SEM Campaign Experiments – Practical use is the only criterion that matters
Drafts and Campaign experiments let you propose and test changes to your Search and Display Network campaigns. You can use drafts to prepare multiple changes to a campaign. From there, you can either apply your draft’s changes back to the original campaign or use your draft to create an experiment. Experiments help you measure your results to understand the impact of your changes before you apply them to a campaign.
In short, Draft & Campaign means that you can test out some desirable changes in settings through a designated amount of traffic.
Below are some of the settings that Search Campaign usually tests:
- Bidding Strategies
- Device Bid Adjustment
- Targeted CPA
- CPC Bidding
If you are having a hard time comprehending the terms mentioned above, feel free to refer to the following article:
My favorite testing subject is to determine the change of CPC towards the variation of CTR (Click-through Rate), Average Position and CPA (Cost per Acquisition). Any personnel who is serious in managing a SEM account would most definitely raise the following questions:
1. Is there a minimal CPA (Cost per Action) for the regular first-Position account?
2. If not, then what sort of Average Position is needed to reach the lowest CPA (Cost per Action)? 1.5?1.8?2.2?2.5?
If you noticed that one of your campaign performance is remarkable, and you feel like elevating the CPC Bidding to 20% to determine whether the campaign performance could be better, yet you are intimidated by the possibility that this change would affect the campaign negatively. This is precisely the time that Campaign Experiment would be useful. You can conduct your experiment by selecting 30% of Search traffic with the proposed increased 20% of CPC Bidding to compare the statistics of both the original and altered performance. Next, I will try to showcase exactly how we can do this:
Now I would like to increase the Cost Per Click Bidding (All Keywords of this Campaign) by 20% and conduct the experiment using 30% of search traffic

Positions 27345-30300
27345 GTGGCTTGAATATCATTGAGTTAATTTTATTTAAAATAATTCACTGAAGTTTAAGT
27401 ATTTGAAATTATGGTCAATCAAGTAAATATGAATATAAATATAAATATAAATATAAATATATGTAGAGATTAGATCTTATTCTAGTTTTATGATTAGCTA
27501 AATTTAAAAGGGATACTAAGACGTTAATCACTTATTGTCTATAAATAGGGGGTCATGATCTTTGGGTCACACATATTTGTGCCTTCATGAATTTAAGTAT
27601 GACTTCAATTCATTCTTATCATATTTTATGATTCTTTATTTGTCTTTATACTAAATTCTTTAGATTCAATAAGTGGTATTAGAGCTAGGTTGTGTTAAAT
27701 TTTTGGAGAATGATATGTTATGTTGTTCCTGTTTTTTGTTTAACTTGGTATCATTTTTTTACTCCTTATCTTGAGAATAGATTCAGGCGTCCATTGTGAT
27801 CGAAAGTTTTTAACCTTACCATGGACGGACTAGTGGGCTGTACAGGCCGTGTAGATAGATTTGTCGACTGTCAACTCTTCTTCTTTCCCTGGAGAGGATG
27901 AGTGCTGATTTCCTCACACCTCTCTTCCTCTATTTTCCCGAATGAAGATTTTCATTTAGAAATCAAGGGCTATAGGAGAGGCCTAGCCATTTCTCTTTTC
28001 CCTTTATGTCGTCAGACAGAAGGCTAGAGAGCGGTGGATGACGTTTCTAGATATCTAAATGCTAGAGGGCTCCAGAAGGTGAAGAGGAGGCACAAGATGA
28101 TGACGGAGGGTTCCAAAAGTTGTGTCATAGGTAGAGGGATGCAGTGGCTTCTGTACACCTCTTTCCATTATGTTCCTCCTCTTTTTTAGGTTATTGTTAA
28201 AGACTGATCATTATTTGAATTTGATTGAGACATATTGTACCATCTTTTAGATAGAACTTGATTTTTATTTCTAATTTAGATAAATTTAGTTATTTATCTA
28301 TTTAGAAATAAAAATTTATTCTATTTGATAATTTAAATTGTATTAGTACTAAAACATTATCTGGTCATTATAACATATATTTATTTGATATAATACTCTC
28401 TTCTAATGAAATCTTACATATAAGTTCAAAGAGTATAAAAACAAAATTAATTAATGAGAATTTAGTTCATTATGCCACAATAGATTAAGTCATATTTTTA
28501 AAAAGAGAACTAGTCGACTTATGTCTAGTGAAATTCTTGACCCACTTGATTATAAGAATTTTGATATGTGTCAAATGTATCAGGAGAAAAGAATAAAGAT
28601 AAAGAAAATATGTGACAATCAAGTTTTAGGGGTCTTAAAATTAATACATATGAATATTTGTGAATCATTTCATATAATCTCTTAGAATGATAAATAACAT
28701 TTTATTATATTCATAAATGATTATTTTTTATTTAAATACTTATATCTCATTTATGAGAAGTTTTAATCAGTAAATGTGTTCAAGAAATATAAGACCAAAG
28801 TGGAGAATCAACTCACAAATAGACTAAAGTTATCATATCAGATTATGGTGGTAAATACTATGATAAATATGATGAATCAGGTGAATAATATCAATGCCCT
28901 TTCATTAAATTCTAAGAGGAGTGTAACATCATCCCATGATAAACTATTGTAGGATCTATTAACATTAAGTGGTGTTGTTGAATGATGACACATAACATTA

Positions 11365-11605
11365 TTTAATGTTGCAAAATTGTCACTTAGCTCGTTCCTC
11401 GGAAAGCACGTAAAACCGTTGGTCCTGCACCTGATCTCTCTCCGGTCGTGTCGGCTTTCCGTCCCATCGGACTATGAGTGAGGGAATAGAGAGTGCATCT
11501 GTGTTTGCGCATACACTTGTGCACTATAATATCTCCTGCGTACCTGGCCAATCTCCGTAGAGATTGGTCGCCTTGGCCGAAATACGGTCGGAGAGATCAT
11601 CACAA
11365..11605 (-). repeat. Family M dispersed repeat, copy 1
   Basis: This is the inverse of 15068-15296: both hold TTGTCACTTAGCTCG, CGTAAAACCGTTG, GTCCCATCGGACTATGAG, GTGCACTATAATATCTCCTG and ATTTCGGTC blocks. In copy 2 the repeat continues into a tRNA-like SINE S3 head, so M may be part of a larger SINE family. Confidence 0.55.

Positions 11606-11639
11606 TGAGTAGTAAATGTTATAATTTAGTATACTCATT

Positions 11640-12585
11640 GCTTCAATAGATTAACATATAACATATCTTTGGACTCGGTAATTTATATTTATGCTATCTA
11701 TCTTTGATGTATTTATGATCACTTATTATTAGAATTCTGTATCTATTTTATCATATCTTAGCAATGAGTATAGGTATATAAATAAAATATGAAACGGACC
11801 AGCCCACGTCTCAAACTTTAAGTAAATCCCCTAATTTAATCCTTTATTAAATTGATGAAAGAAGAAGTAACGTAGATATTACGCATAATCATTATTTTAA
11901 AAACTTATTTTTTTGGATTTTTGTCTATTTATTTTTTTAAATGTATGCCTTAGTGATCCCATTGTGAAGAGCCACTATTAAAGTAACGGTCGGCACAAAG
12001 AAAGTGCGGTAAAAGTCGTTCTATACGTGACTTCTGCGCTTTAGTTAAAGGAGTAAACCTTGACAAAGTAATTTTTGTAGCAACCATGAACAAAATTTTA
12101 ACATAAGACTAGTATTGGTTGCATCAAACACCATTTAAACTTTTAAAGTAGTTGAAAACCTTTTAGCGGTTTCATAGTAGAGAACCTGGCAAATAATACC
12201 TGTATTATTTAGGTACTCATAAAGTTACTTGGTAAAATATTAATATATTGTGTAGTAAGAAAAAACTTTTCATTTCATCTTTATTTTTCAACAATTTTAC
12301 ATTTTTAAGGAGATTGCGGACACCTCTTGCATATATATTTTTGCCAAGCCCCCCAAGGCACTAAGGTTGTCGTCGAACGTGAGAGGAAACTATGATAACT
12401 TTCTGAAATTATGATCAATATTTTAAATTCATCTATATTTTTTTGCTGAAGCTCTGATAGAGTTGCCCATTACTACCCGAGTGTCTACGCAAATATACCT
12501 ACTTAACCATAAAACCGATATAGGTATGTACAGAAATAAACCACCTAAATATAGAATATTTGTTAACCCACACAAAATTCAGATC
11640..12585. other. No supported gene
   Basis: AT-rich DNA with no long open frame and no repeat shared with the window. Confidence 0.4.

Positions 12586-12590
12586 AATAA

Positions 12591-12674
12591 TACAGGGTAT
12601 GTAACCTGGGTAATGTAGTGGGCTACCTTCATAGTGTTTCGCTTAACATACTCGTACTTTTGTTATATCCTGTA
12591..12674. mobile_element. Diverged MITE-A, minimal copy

1. Click Drafts —> Create New at the upper right corner of the layout
2. Name your draft, and click Create
The steps mentioned in 2 is a simple demonstration process, I only demonstrated on how to alter the bid for one keyword (In fact you can use the Bulk Edit feature to increase all Keywords CPC Bid by 20%)
3. After the change, click on Apply
4. Click on Run an experiment
5. Fill in the relevant details and you are almost there
6. Choose that particular campaign you conducted, and press on view (as indicated by the above photo)
7. There will be a table showcasing the comparison between the original data and the experimental data (Bear in mind don’t come to any conclusion too early as the experiment was only conducted for about 7 days)
The SEM Campaign Experiment is truly a remarkable feature; however, I do have a few gentle suggestions for those who plan to use this feature::
- The recommended minimum duration for the campaign experiment is one week (a small cycle for normal businesses in general), up to one month. (Prolonged testing is meaningless as it won’t change a made-up mind)
- Choose campaigns with relatively high volume as experimental subject, direct alter the settings for campaigns with too little volume. (less to lose, come on) Please do not spend too much time nor energy on low volume campaigns.
- Only run 1 campaign for each draft or campaign experiments so it’s easier to administer an insightful comparison.
- Do not change your Draft Setting during the experiment.
In response to the two questions raised earlier and to the best of my experienced-backed knowledge, ROI and CPA with generic keywords average position ranking from 1.7- 2.2 would be most ideal. Of course, each industry is different with varying intensity of competition, hence resulting in different ideal ranking. As time goes by, competitors tend to come and go, indicating that the ideal ranking will gradually change with time, which is why everyone is encouraged to conduct more frequent testing and experiment! (It’s been a while since I have written, please forgive me for the relatively short article!)